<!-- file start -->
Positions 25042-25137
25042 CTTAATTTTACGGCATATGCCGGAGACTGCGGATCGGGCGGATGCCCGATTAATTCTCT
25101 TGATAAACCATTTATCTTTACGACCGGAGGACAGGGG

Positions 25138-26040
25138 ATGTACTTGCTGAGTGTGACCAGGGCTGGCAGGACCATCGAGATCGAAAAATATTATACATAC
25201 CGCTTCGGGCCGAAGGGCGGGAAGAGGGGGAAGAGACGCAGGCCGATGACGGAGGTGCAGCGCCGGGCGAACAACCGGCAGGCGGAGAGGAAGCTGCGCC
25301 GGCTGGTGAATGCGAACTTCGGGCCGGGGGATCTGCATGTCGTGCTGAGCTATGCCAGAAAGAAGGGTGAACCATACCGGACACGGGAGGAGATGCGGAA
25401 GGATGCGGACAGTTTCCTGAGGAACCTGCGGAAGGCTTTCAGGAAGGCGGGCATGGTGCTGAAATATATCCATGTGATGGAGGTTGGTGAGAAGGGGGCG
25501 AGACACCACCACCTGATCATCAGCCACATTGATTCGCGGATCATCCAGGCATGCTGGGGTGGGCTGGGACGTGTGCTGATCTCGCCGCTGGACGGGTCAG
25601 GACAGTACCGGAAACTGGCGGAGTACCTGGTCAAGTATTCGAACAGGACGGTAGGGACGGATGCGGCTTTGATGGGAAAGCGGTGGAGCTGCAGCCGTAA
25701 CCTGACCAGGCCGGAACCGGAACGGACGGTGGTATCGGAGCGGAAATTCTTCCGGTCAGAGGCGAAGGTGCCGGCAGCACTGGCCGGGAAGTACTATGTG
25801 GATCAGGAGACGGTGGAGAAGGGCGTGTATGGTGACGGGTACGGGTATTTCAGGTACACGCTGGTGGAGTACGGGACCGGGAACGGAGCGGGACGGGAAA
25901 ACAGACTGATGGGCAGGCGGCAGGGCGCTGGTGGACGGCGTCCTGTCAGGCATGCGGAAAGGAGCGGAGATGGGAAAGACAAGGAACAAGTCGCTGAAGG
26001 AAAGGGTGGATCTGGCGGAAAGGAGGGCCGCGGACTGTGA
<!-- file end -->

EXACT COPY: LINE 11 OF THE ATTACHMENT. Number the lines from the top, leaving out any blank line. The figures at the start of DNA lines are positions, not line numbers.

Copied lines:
25701 CCTGACCAGGCCGGAACCGGAACGGACGGTGGTATCGGAGCGGAAATTCTTCCGGTCAGAGGCGAAGGTGCCGGCAGCACTGGCCGGGAAGTACTATGTG